So, the other day, I discovered I had to purchase another textbook for my “Computers and Society” class I’m taking at the U. I jumped on Amazon.com, because I:
- Hate buying books from the overpriced university bookstore
- Wanted to get the new version of the CSS Pocket Reference
- Thought that this time, maybe, they might include hot, amazon women in my order
Okay, perhaps not that last one. Anyway, about $70 lighter in the wallet, I (electronically) stumbled toward the door. Before I closed Safari, though, I saw the dancing treasure chest in the upper right hand corner of the site. “Greg’s Gold Box.” Well, might as well check it, I reasoned, because I’m an idiot like that. Two minutes and ten choices later, I started to wonder if all of Amazon’s supposed data-mining was really yielding any results.
In my class, we’ve been talking about the collection of personal and consumer information by companies and the government. We mentioned that Amazon creates pages of suggestions based on things you’ve purchased and looked at. Well, that’s fine, I guess, and sometimes it is really handy (like finding a cool book or CD or whatever). I just wish it were a tad bit smarter.
In my “Gold Box,” I found six offers for discounted kitchenwares, three offers for pearl jewelry, and one keyboard. And this was pretty much the norm. I don’t think I’ve ever had a “Gold Box” offer that even gave me pause for consideration. No, wait… I considered those kick ass Nissan brushed metal water bottles for about 30 seconds… until I realized they cost 30 bucks a pop.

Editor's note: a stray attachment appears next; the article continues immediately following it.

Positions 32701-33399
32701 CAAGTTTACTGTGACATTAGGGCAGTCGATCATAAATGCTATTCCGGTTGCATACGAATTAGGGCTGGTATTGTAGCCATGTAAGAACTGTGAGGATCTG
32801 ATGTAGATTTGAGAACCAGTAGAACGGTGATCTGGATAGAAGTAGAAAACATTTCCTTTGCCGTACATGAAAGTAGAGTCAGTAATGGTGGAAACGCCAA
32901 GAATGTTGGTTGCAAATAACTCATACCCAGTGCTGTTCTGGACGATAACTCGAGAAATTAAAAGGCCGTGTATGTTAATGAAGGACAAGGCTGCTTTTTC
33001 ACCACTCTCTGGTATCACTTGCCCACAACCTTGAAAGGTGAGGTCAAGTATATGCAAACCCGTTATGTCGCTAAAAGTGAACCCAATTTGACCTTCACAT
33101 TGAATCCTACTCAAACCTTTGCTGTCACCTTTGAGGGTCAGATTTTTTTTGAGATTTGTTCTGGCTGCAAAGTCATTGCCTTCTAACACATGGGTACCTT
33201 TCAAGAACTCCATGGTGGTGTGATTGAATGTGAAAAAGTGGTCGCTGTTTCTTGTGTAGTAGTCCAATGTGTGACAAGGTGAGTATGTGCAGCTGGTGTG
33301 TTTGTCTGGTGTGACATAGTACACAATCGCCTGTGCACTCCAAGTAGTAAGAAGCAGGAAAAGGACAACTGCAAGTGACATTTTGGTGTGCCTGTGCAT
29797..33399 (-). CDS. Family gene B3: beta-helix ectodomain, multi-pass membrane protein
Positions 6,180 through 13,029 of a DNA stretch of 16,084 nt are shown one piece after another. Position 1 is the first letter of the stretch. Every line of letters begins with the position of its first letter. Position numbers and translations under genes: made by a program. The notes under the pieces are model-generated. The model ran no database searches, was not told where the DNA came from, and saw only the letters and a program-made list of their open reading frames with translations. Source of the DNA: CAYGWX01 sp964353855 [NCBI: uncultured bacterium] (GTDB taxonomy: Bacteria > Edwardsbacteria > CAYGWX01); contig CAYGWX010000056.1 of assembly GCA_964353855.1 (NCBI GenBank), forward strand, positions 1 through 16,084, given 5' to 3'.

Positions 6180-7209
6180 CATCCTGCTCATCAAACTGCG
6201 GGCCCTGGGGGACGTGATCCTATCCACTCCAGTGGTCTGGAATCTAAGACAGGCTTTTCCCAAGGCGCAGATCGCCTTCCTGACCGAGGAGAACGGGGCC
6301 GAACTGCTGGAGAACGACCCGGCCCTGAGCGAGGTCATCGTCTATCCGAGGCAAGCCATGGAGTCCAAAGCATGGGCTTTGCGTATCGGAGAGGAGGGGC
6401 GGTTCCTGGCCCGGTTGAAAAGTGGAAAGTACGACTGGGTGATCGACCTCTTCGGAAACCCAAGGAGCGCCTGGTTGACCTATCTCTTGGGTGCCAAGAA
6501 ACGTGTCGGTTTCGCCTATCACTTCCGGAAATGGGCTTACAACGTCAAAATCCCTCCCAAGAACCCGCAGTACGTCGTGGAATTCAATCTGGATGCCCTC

The “Page You Made” feature is quite a bit better, offering comedy CDs, indie rock, and design books, because that’s basically what I order from Amazon. Here, though, the difference between “similar item” and “similar tastes” becomes a stumbling block for the web app. While I enjoy comedy CDs, I usually buy ones from comics like Lewis Black, Mitch Hedberg and David Cross. So, for some reason, I started getting shown CDs from people like Doug Standhope (who is partly to blame for the downfall of the once great “Man Show”) and Dave Attell. I know, that’s kind of nit picky, but it got worse. You can click options like “Already own it” or “Not interested.” One day, Dave Chappelle’s HBO Special, Killing Em Softly, appeared on the list. Well, I own a copy of that, so I clicked on the Own It option. For the next several times, every item I was offered was either a rap CD or a comedy DVD from one of the Kings of Comedy. Now, I enjoy some rap (but more along the lines of Blackalicous, rather than Fiddy) and Bernie Mac cracks me up, but how did clicking that I own a Dave Chappelle DVD instantly infer that I am overtly interested in rap and “black” comedy? I’ve never really looked up any of said items, let alone bought, at Amazon. Yet all the things I normally look for or buy took a back seat to one item I said I owned.
Perhaps the software is overtly sensitive. I tend to buy similar things, so something just that much different threw it for a loop. It got excited, danced around, and started throwing items at me that I really wasn’t interested in. I don’t want the latest Lloyd Banks album, even if it is the Collectors Edition. Dear Amazon… can I like Dave Chappelle and still listen to the Shins?